Agenda item

2023/24 Children's Services - Budget Monitoring

The 2023/24 budget monitoring slides in the PowerPoint presentation will be led by the Council’s Strategic Manager, Finance Business Partnering, Sian Kenny.


The Committee received a presentation on the 23/24 Children’s Services budget and a verbal update on the month 6 position, which is showing a slight increase in forecast overspend (£11.8m to £12.4m).


A key area of deficit is the DSG, High Needs Block and will include more detail on this and the 2 areas overspending in the next update to the Committee.


Also requested a briefing note explaining differences between ‘mainstream home to school transport’ and ‘SEND transport’ (statutory / non statutory elements).


The Committee received a presentation from the Council’s Strategic manager, Finance Business Partnering, Sian Kenny on the 2023/24 Children’s Services budget as at month 5 and additionally provided a verbal update on the month 6 position.


Ms Kenny outlined that the 2023/24 Children’s Services (General Fund) has a net budget of £123.1m and has forecast overspend of £11.8m at the end of month 5 (9.6% of budget). The month 6 position is showing a slight increase, at £12.4m.


Ms Kenny highlighted the key pressures and key cost drivers, in relation to:

(a)  external placements pressures (£10.1m overspend) (slides 3 – 4):

  • unregistered placements £4.2m – although numbers are reducing, almost three quarters of the annual 2,190 budgeted placement days have been provided in the first 5 months of the financial year.
  • residential placements £4.2m – increase in placements due to complexity of children, moves from unregistered placements and lack of sufficiency within fostering both internally and in the external market.

(b)  Home to school SEND Transport (£1.7m) (slide 5):

  • demand for SEND Transport has doubled since 2018 - significant factor is the rise in number of children with Education, Health and Care Plans (EHCPs) attending a school other than their local mainstream setting.
  • passenger costs increasing by 10%.
  • increasing cost of contracted supply.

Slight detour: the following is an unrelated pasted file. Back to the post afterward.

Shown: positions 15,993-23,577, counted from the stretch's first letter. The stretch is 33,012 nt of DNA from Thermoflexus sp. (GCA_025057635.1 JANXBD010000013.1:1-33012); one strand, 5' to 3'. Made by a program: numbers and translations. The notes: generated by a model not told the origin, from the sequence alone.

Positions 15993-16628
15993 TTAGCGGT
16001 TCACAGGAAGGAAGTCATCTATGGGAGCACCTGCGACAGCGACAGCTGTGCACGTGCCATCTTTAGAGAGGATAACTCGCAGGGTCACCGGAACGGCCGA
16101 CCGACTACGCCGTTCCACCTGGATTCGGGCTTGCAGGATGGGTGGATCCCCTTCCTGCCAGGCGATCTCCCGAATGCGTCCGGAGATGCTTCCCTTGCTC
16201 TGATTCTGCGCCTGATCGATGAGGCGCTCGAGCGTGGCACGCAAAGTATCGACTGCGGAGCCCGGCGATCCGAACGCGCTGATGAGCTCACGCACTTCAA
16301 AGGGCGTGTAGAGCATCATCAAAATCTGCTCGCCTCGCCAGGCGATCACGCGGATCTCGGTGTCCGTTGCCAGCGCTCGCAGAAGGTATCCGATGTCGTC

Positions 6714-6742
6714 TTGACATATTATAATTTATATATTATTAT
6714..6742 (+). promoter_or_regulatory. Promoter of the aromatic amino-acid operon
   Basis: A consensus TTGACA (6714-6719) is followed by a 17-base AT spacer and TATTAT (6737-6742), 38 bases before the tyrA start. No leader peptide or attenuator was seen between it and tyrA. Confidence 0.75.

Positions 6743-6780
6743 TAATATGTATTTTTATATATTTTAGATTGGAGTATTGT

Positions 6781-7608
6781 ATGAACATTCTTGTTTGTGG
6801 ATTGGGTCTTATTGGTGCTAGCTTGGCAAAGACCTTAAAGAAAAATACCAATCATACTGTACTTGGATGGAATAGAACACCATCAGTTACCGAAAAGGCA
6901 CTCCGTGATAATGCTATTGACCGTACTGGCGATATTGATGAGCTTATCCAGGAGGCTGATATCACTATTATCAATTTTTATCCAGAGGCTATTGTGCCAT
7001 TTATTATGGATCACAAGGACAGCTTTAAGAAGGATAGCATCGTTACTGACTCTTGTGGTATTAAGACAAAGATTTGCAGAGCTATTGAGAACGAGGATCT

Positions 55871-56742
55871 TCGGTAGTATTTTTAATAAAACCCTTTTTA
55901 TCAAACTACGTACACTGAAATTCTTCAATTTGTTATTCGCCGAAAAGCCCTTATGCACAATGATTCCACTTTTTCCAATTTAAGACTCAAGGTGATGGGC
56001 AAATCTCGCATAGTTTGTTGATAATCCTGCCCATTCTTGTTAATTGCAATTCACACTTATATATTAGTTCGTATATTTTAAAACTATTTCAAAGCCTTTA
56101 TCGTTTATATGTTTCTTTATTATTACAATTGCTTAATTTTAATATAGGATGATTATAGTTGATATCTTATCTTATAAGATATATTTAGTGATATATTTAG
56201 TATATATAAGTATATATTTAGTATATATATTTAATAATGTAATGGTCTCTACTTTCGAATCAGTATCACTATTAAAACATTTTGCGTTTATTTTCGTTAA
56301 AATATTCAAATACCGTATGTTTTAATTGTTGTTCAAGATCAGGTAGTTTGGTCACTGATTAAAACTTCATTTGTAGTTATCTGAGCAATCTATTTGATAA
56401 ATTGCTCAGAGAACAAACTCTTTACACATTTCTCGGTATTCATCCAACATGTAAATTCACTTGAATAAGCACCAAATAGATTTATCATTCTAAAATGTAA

The Dedicated Schools Grant (DGS) which has £15.6m forecast in year deficit; cumulative £37.5m deficit (slide 6) and Ms Kenny highlighted the key cost drivers – High Needs Block and the Schools Block (slide 7).


The Committee asked a number of questions and made a number of comments which were responded to at the meeting, as follows:

  • how and where is the DSG reported – this is reported in the Schools Forum and to the Executive in the regular budget monitoring reports – there are 3 sections to this report. The DSG is a ring-fenced grant which is allocated in four blocks (Schools, Early Years, High Needs, central Schools Servies). The key risks in the High Needs Block are increased demand for EHCP’s, sufficiency of provision of social, emotional and mental health support.
  • Position regarding LA maintained schools revenue budgets / reserves – these reserves are regarded as being under the control of the individual schools and not the local authority and are therefore not included in the calculation of the overall DSG reserves.
  • Detail on slide 2 – confirmed information is correct, including areas reporting ‘0.0’ variances. The committee still needs to see the budget information across all lines (e.g. fostering & permanence; leaving care) to show the full position.
  • Explanation of difference between ‘mainstream home to school transport’ and ‘SEND transport’ (statutory / non statutory elements)


Claire Winter, the Council’s Executive Director, Children, Families and Education explained that ‘mainstream’ is essentially children being transported to / from school, as the closest school with an available place is further away than the statutory walking distance for their age or it’s deemed as an unsafe walking route to school or to pupils from low-income families (in certain circumstances). This budget is easier to predict and is relatively stable as not many children move school during a school year.


With regard to SEND transport, if a child is of statutory age and has an EHCP the local authority has a statutory duty to in law to provide travel assistance if they attend the nearest, appropriate school for their age and needs and live beyond the statutory walking distance for their age (there are certain exceptions).  The budget costs vary more as there is greater movement / fluctuation with this cohort as pupils move from mainstream provision to special provision, new assessments come in and so on and some pupils will require single person transport provision.


The Committee discussed what information will be provided to the December meeting, and when this will be provided, so the Committee can use its time in best way. The Chair advised that he has written to the Executive for clarity on expectations.


A key area of deficit is the DSG, High Needs Block and the next update will  include more detail on this and the 2 areas overspending.


The Chair thanked officers for their work and the Committee noted the update.